Address: 27 Welbeck Street, London, W1G 8EN
Tel: 020 7101 3377


Liver Cirrhosis: Incidence, Symptoms, and Treatment

Liver cirrhosis is a late-stage liver disease characterized by scarring (fibrosis) of liver tissue, which disrupts the liver’s ability to function properly. The damage to the liver is progressive and often irreversible, leading to a significant decrease in its ability to process nutrients, hormones, drugs, and toxins, as well as produce proteins and other substances necessary for health. Cirrhosis is the result of long-term, continuous damage to the liver and may be due to many different causes, including chronic alcohol abuse, chronic viral hepatitis (hepatitis B and C), and fatty liver disease associated with obesity and diabetes.


Common causes of liver cirrhosis include:

  • Chronic Alcohol Abuse: A leading cause of cirrhosis. The risk increases with the amount and duration of alcohol consumption.
  • Chronic Viral Hepatitis: Particularly hepatitis B and C, which can lead to liver inflammation and, subsequently, cirrhosis.
  • Non-Alcoholic Fatty Liver Disease (NAFLD): Associated with obesity, type 2 diabetes, and metabolic syndrome.
  • Autoimmune Hepatitis: Where the immune system attacks liver cells, causing inflammation and scarring.
  • Other Causes: Can include genetic diseases such as hemochromatosis (iron buildup in the body) and Wilson’s disease (copper accumulation in the liver), bile duct disorders, and certain medications.


In its early stages, cirrhosis often has no symptoms. As the disease progresses, symptoms may include:

  • Fatigue and weakness
  • Loss of appetite, weight loss
  • Nausea, vomiting
  • Abdominal pain and bloating (due to fluid accumulation)
  • Jaundice (yellowing of the skin and eyes)
  • Itching
  • Swelling in the legs and ankles (edema)
  • Easy bruising and bleeding
  • Spider-like blood vessels on the skin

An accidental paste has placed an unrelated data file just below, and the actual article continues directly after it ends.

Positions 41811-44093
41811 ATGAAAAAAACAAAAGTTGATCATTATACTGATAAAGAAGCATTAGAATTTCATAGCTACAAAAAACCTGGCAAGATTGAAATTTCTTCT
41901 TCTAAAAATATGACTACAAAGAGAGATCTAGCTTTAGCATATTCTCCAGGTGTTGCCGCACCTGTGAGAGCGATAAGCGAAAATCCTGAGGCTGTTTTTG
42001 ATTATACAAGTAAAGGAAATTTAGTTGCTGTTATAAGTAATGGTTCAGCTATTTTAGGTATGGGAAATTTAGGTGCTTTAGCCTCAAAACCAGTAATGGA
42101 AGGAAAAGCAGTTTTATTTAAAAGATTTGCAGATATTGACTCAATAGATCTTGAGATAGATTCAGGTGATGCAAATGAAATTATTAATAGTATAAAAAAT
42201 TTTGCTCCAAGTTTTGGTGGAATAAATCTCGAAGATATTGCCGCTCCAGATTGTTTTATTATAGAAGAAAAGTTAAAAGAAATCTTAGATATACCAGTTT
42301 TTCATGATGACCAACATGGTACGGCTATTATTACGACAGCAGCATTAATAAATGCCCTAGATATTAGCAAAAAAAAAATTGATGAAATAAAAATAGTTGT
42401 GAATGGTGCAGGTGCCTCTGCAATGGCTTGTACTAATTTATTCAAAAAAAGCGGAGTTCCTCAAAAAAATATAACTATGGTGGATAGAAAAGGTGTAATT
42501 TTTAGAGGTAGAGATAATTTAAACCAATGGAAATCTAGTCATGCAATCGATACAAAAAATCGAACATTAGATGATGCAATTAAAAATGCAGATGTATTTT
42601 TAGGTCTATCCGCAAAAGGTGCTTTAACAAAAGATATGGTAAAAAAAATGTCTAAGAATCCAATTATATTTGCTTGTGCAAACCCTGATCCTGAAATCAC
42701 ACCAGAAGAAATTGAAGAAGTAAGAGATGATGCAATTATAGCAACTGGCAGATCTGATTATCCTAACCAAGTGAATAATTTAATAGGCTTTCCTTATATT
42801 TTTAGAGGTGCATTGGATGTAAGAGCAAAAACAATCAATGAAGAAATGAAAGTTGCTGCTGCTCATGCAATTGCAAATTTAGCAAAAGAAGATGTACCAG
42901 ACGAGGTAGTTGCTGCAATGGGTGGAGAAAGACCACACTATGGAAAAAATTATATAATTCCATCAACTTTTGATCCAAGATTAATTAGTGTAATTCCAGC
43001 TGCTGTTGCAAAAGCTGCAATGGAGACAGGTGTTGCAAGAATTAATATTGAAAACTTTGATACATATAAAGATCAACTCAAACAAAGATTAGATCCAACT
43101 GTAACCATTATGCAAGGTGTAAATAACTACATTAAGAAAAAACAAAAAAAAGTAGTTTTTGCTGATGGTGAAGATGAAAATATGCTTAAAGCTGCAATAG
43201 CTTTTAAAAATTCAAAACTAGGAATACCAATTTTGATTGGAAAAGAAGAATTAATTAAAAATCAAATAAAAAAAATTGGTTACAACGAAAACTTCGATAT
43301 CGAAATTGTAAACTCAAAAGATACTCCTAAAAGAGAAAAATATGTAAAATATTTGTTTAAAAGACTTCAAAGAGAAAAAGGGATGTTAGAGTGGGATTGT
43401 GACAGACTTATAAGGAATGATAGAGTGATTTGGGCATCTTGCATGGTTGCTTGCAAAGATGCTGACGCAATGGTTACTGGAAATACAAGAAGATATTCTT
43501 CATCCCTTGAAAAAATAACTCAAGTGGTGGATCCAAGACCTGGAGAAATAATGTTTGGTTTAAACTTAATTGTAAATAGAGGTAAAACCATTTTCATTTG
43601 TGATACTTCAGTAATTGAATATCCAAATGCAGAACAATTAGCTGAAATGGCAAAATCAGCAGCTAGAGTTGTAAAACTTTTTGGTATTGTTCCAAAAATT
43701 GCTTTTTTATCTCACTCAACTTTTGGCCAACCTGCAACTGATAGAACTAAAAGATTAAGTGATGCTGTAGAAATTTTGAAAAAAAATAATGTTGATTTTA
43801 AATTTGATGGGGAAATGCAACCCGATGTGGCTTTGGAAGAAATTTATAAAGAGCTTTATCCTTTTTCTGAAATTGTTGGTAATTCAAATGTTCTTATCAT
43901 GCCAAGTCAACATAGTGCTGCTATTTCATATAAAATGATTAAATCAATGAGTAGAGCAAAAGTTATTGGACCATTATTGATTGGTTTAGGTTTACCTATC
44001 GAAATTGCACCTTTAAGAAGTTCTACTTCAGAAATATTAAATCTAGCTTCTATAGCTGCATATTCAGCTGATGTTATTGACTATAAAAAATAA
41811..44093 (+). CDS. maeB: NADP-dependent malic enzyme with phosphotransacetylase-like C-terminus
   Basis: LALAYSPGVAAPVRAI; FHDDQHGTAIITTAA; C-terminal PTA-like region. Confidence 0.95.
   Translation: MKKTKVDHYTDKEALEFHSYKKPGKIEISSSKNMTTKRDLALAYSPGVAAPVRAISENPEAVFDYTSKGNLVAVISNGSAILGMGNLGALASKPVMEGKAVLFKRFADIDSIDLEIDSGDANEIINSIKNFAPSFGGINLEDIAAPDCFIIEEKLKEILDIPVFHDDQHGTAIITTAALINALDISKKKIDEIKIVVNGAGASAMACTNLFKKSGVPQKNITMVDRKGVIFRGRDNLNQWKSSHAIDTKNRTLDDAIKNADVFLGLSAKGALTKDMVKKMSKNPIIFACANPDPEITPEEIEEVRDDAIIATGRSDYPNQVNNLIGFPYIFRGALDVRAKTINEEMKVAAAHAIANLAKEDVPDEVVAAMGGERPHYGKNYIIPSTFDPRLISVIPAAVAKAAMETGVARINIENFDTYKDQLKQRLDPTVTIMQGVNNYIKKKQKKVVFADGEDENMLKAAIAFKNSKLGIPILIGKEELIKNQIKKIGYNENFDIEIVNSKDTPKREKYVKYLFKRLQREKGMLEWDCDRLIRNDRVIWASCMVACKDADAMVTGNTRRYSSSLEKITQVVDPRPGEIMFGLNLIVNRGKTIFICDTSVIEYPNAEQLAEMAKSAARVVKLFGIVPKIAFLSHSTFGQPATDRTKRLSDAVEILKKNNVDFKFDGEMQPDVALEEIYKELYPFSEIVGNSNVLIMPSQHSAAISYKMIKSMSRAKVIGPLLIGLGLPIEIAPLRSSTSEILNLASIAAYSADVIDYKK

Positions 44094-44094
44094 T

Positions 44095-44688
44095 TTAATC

Cirrhosis can lead to several serious complications, including:

  • Portal hypertension: Increased blood pressure in the portal vein, leading to varices (swollen blood vessels) that can bleed.
  • Ascites: Accumulation of fluid in the abdomen.
  • Hepatic encephalopathy: Impaired brain function due to the liver’s inability to remove toxins from the blood.
  • Liver cancer: People with cirrhosis have an increased risk of developing liver cancer.


Diagnosing cirrhosis involves a combination of medical history, physical examination, blood tests, imaging studies (such as ultrasound, CT scans, or MRI), and sometimes a liver biopsy to assess the extent of liver scarring.


There is no cure for cirrhosis, but treatment can help manage symptoms and slow progression. Strategies include:

  • Treating the underlying cause: Such as abstaining from alcohol, managing chronic viral hepatitis with antiviral medications, or controlling diabetes.
  • Preventing complications: Monitoring and treating complications like portal hypertension, variceal bleeding, ascites, and hepatic encephalopathy.
  • Lifestyle changes: Including a healthy diet, avoiding alcohol, and managing weight.
  • Liver transplant: In advanced cases, a liver transplant may be considered when the liver function significantly deteriorates.


Preventing liver cirrhosis largely involves minimizing risk factors:

  • Avoid excessive alcohol consumption.
  • Get vaccinated against hepatitis B and practice safe behaviors to reduce the risk of hepatitis C.
  • Maintain a healthy weight and manage conditions like diabetes and high cholesterol.
  • Avoid exposure to toxins and use medications responsibly.

Early detection and management of liver diseases can help prevent cirrhosis. If you have risk factors for liver disease, regular check-ups and liver health monitoring are crucial.


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Address: 27 Welbeck Street, London, W1G 8EN

Telephone020 7101 3377